It builds!

www.siliconvalleydesigns.comBy Ande Jacobson

Build, by Michael Golamco, is enjoying its Northern California premiere at City Lights Theater Company. In his previous career, Golamco was a software developer, but now he’s a veteran writer for stage and screen. He is currently one of the staff writers for the television show Grimm, though unlike Grimm, there aren’t any monsters in Build. The play is rife with storytelling and technology, and the script presented City Lights with several significant challenges. Fortunately director Lisa Mallette and the rest of her creative staff were able to meet those challenges head-on. Continue reading

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The Pear is willing, wanting, and waiting for you to come see “Pygmalion”

pyg_pub1-4839By Ande Jacobson

The Pear’s audiences have been treated to a number of plays by George Bernard Shaw over the years, so it isn’t at all surprising that this season features Pygmalion coinciding with the 100th anniversary of the play. Many theatergoers are familiar with the popularized versions of the story from the stage and movie musicals entitled My Fair Lady. The musicals don’t quite capture the wit, bite, and unconventional nature of Shaw’s original play, as they are closer to classical romances with a love interest at the core. Pygmalion isn’t a love story. It’s a romance of provocative discovery, and The Pear’s production embraces the delicious display of Shaw’s views on the English class system. Continue reading

The language of love vs. the love of language

cltc-tla-the-fightBy Ande Jacobson

Few would argue that the primary purpose of language is communication. Still, there is a vast difference between transmission and reception between two people even when they ostensibly speak the same language. City Lights Theater Company’s current production of Julia Cho’s play, The Language Archive, takes a compelling look at the language of love vs. the love of language. Continue reading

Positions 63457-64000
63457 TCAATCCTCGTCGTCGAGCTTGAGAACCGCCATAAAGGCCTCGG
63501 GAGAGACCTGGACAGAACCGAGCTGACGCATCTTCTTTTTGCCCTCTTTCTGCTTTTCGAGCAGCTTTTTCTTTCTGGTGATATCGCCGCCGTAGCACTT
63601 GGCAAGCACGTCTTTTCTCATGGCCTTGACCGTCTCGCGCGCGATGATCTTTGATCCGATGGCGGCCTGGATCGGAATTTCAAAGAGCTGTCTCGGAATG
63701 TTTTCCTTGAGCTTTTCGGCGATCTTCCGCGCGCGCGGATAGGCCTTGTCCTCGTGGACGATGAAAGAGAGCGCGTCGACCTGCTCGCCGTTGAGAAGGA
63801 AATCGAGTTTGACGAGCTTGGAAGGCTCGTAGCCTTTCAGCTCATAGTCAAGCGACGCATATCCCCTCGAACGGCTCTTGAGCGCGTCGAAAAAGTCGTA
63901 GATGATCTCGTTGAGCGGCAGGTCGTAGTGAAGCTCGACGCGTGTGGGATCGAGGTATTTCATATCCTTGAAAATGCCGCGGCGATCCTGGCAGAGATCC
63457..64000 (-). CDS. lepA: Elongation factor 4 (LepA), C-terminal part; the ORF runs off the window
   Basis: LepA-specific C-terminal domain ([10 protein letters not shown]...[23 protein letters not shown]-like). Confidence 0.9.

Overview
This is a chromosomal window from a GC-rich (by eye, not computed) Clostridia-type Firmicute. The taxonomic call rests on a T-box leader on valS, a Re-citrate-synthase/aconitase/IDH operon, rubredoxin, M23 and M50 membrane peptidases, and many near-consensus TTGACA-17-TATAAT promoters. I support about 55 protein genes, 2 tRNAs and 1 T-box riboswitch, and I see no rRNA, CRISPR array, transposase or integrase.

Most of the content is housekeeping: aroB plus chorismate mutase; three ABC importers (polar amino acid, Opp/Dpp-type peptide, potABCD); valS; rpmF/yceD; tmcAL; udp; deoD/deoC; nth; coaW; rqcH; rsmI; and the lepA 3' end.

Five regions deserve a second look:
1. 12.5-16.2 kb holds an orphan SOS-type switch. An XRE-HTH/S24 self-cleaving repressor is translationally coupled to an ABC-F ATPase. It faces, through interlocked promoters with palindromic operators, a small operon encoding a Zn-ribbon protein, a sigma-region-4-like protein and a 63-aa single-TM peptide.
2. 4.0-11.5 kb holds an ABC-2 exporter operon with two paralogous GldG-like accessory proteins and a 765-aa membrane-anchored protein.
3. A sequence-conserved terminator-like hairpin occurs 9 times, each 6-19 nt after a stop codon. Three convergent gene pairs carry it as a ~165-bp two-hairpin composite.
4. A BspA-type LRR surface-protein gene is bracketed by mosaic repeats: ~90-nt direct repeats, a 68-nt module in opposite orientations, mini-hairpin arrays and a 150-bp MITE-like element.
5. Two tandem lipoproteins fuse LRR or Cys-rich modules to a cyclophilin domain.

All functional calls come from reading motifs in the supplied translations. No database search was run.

“Superior Donuts” serves up more than “dessert cakes”

By Ande Jacobson

Playwright and actor Tracy Letts describes Superior Donuts as involving a “clash of cultures”.  Letts intersperses some light moments and witty exchanges between several colorful and diverse characters with some darker, more serious situations.  Much of the story provides background on unseen family members and circumstances that encumber, or scar the visible characters.  The play is well written, and right from the start, the action turns the quaint little donut shop on its head.  In the first blackout at the top of the show, the shop is transformed from a neatly kept eatery into a disheveled establishment with chairs overturned, rubbish strewn everywhere, and graffiti on the wall. Continue reading

“Dear Broadway…my play is named Spacebar”

cltc-spacebar_14c621fe12_cBy Ande Jacobson

Motivated by myriad reasons, many a playwright dreams of having his magnum opus performed on a Broadway stage, but how does he achieve that goal?  Enter Kyle Sugarman, a 16-year-old high school sophomore from Fort Collins, Colorado.  His manuscript looks more like a telephone book than a script for a play, but he writes letters to “Broadway” (as though it were a person) asking him to please produce his play entitled, Spacebar.  We soon find out that his title refers to a bar in outer space in the distant future, not part of a computer’s keyboard.  Such is the premise of Spacebar: A Broadway Play by Kyle Sugarman by Michael Mitnick. Continue reading